To spend the month of Ramadan physically healthy and strong, one should take their current health status, diet, physical activities and sleep patterns into consideration before fasting. People with chronic illnesses and/or those who regularly take medications should consult their doctors to avoid exacerbating their conditions while they fast.
Research (1) shows that individuals who are qualified to fast according to Islamic rules have positive changes in their health when they participate in Ramadan. Data collected from 23 countries, 91 studies and 4431 participants indicate an improvement in cardiometabolic risk factors during Ramadan fasting. The risks of obesity, high blood sugar, high blood pressure, insulin resistance, and irregularity in blood lipids are reduced as well.
In another study (2), regardless of weight loss or calorie restriction in fasting people, an increase in anti-cancer proteins, regulatory proteins in glucose-lipid metabolism, DNA repair, regeneration in the skeletal system, insulin sensitivity, and improvement in circadian rhythm and cognitive functions has been observed.
Ramadan fasting can bring such improvements to your health if you make the following changes to your diet and lifestyle:
- Refer to the healthy eating plate model for variety in food.
- Eat slowly and chew well during iftar and suhoor. Put the utensils down between bites and pick it up again before the next bite.
- Divide the iftar meal into two parts. Start with water, dates and soup. Take a break of about 10-15 minutes before continuing. Resume with the main course and salad.
- Drink enough water. Not drinking enough water can cause headaches and weakness during fasting, and loss of appetite at iftar time. On the other hand, drinking too much water at the time of iftar can cause indigestion as it can dilute stomach acidity. Therefore it is recommended to drink only 1 glass (200 ml) of water at iftar and continue drinking every 15-20 minutes from iftar till bedtime. During suhoor, drink an average of 2-3 glasses of water.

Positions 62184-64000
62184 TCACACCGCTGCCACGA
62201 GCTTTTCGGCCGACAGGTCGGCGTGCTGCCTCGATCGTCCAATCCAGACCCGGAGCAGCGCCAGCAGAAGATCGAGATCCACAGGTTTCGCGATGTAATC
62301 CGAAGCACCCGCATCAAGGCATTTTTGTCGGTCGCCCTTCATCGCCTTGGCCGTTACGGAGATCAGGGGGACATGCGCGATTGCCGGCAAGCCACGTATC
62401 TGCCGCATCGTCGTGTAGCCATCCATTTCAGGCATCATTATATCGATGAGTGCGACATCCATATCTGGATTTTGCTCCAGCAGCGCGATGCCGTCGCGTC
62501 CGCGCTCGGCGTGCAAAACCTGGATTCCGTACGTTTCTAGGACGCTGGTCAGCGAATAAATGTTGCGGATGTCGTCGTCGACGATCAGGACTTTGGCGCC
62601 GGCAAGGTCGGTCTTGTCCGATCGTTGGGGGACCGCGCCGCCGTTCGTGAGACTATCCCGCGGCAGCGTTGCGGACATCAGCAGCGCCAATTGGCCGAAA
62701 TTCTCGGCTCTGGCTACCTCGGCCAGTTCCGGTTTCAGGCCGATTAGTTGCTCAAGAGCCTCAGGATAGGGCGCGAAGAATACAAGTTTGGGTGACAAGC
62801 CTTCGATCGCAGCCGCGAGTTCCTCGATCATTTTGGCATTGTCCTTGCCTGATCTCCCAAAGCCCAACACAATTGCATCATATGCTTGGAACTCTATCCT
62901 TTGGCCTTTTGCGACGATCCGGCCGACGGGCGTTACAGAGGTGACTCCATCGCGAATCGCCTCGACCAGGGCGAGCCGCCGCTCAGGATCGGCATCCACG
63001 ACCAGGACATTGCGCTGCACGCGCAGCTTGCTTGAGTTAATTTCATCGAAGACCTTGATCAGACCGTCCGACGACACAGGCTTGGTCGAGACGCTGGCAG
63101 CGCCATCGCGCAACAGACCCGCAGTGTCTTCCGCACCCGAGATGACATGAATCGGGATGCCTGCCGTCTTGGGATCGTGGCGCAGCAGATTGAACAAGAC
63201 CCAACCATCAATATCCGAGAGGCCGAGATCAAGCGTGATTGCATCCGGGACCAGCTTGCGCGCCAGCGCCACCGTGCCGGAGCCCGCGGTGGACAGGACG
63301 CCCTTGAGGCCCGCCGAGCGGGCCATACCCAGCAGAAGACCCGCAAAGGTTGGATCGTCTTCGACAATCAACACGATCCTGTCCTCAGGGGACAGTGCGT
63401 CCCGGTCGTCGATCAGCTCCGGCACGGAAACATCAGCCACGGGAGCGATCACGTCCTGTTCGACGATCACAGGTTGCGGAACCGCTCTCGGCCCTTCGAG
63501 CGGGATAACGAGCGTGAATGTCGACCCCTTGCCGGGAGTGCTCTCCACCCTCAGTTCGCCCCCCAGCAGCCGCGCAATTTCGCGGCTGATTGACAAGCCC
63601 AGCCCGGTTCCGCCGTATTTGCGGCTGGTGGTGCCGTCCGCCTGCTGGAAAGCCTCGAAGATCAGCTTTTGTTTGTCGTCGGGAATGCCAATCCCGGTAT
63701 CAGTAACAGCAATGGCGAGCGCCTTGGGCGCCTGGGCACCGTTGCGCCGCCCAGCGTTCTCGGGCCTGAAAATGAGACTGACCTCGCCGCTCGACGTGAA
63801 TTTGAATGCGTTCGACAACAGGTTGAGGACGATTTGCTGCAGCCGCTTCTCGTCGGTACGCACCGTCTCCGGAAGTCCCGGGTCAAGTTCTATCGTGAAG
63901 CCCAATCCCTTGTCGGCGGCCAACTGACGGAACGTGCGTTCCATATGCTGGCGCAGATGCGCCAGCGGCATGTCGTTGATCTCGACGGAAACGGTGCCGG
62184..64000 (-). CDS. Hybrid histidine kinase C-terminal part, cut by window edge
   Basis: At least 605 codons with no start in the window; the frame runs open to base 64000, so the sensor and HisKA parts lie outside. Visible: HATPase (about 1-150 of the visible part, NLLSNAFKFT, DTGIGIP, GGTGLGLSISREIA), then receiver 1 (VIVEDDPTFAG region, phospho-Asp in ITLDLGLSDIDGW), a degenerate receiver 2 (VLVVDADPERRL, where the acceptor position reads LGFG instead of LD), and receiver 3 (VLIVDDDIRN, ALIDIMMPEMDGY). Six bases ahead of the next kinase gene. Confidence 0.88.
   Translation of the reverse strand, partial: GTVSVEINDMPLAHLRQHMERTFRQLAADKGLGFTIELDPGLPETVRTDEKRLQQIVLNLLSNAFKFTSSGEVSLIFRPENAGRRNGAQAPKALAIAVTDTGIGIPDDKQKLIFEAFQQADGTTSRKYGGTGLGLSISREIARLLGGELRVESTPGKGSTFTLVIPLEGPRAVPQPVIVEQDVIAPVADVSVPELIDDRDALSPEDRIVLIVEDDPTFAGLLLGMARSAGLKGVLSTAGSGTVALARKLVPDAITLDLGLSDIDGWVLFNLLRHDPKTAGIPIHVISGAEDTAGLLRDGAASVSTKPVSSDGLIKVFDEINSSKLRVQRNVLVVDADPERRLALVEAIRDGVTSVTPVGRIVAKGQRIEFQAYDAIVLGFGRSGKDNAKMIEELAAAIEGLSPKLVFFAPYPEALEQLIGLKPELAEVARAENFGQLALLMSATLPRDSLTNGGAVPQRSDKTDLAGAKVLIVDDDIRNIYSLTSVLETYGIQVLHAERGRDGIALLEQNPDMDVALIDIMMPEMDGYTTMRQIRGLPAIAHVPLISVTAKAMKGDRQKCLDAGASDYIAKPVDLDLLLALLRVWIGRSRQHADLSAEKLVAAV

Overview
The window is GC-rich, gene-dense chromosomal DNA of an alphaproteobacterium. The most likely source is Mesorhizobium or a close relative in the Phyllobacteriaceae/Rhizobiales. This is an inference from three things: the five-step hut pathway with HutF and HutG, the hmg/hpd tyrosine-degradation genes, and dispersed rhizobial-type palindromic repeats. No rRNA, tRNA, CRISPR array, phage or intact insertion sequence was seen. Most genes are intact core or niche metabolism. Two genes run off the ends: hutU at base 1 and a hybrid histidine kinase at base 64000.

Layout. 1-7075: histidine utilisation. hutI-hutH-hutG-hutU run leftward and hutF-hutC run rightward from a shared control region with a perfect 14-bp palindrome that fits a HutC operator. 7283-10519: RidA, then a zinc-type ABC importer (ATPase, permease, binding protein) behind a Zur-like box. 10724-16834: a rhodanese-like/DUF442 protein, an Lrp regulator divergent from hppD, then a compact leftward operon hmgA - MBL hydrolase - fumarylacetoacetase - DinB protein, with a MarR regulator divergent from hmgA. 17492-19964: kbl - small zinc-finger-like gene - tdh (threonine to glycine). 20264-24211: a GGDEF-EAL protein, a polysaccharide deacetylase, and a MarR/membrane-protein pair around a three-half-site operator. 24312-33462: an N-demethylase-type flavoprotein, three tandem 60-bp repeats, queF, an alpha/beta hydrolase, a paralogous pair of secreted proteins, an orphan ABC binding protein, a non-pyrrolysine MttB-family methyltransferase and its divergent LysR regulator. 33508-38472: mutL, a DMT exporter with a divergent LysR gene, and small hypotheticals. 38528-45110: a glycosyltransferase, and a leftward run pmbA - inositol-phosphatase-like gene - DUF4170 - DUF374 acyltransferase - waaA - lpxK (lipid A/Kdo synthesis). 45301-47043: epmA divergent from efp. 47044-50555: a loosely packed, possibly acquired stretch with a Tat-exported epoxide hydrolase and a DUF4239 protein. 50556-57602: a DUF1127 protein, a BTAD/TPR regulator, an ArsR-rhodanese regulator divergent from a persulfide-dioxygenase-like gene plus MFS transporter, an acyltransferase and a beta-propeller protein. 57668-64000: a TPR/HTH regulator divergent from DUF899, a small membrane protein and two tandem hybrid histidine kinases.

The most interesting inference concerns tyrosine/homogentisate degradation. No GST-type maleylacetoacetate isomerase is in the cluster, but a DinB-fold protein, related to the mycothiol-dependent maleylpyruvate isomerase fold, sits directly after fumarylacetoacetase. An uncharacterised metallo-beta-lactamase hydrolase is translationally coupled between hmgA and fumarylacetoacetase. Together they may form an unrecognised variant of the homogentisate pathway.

- Instead of heavy meals at suhoor, choose breakfast foods that can be a source of fibrous carbohydrates, healthy protein and fat. Those who want to eat soup can consume a low-salt, low-fat bowl of soup instead of a slice of bread.
- Craving sweets may be an indication of nutritional deficiencies. Take care to get enough fiber in meals, regularly consume fruits and drink enough water. If one does not have any serious health problems, instead of cutting out sweets completely, a dessert can be consumed by paying attention to the portions and frequency.
- Choose foods that keep you full such as:
- Quality protein sources: eggs, kefir, yogurt, milk, low-sodium/unsalted cheeses.
- Fibrous food sources: raw and cooked vegetables, fresh and dried fruits.
- Whole wheat instead of refined white flour such as emmer wheat, black-awn wheat, einkorn wheat, buckwheat, whole rye berries and oat flour.
- Healthy fat sources: raw nuts (walnuts, hazelnuts, almonds..), avocados, flax seeds, chia seeds, sesame, tahini, black cumin and low-sodium olives.
Problems frequently experienced during Ramadan include: